64 bytes from 192.168.178.25: icmp_seq=1 ttl=62 time=43.8 ms

--- 192.168.178.25 ping statistics ---
1 packets transmitted, 1 received, 0% packet loss, time 0ms
rtt min/avg/max/mdev = 43.826/43.826/43.826/0.000 ms

Questions

What am I doing wrong? Am I missing some routes or sysctl configurations or something in cap_add? Why is it working from the docker host but not from the within the container?

If you need more information please ask.

Update

I finally found the culprit. When docker creates a network it also creates these iptables rules:

-A FORWARD -j DOCKER-USER
-A FORWARD -j DOCKER-ISOLATION-STAGE-1
...
-A DOCKER-ISOLATION-STAGE-1 ! -s 10.7.3.0/24 -o br-a575507e42d8 -j DROP
-A DOCKER-ISOLATION-STAGE-1 ! -d 10.7.3.0/24 -i br-a575507e42d8 -j DROP
...
-A DOCKER-USER -j RETURN

After removing the two DROP rules the routing works as expected.

I think the better way would be to add a few rules to the DOCKER-USER chain which accept the packets before they can be dropped.

If I find a elegant way to add these rules dynamically I will answer my question myself.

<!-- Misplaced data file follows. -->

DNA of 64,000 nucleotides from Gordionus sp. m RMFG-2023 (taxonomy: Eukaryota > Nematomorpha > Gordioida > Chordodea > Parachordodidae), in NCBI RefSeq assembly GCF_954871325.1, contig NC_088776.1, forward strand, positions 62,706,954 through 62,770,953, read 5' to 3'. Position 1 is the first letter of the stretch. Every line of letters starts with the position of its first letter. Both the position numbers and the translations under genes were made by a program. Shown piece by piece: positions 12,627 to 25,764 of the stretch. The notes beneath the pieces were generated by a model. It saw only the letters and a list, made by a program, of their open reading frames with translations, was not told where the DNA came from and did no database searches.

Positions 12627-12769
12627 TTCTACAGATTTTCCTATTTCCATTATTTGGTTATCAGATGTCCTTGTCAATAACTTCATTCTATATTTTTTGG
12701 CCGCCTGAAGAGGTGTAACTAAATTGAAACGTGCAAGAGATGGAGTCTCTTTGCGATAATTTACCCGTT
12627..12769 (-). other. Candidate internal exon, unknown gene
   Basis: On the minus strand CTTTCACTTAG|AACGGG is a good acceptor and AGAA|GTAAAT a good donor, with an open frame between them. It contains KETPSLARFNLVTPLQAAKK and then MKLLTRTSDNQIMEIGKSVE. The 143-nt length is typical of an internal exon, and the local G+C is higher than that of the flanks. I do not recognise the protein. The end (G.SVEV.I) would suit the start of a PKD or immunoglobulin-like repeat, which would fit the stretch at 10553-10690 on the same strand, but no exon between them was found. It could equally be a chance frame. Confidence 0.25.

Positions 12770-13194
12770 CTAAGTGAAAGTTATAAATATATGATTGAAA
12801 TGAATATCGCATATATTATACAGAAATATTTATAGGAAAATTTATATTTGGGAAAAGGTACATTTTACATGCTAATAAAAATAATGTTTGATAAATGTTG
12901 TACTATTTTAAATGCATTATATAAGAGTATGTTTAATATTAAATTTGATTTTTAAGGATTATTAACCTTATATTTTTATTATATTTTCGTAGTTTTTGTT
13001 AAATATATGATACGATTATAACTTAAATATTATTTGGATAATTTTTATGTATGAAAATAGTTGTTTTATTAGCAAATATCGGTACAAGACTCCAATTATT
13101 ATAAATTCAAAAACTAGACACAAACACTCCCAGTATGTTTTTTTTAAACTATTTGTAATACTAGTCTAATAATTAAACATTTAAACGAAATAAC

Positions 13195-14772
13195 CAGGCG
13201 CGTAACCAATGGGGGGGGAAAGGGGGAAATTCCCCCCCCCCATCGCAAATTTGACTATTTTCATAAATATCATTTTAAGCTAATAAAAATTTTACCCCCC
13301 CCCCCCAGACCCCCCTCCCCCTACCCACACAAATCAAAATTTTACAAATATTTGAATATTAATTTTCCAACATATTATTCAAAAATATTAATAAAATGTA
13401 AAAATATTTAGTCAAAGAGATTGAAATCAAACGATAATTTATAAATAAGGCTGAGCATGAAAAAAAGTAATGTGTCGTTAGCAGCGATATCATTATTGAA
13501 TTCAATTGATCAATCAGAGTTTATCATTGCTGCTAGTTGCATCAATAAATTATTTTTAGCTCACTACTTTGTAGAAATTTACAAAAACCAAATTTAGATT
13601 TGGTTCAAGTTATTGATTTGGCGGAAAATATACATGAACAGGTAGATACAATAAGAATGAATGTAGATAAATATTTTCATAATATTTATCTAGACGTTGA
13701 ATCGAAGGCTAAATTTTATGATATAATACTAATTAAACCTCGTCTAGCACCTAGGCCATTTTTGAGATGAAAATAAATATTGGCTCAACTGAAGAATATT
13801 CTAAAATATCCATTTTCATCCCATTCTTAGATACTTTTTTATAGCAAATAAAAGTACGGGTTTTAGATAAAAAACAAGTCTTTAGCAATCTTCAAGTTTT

1 Answer 1

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I will now answer my own question because I found a way which seems to be the best for me at the moment.

First I give the docker network a static bridge name, in this case d-wg (short for docker-wireguard). Keep in mind that there is a maximum length of 15 characters or 16 bytes including the null character (see if.h)

networks:
  wireguard:
    driver: "bridge"
    internal: true
    name: "wireguard"
    ipam:
      driver: "default"
      config:
        - subnet: 10.7.3.0/24
    driver_opts:
      com.docker.network.bridge.name: d-wg

Now a docker compose up will create a new docker network with the name wireguard and the interface name on kernel level will be d-wg:

$ docker network ls -f name=wireguard
NETWORK ID     NAME        DRIVER    SCOPE
648c3d39638b   wireguard   bridge    local

$ ip link show d-wg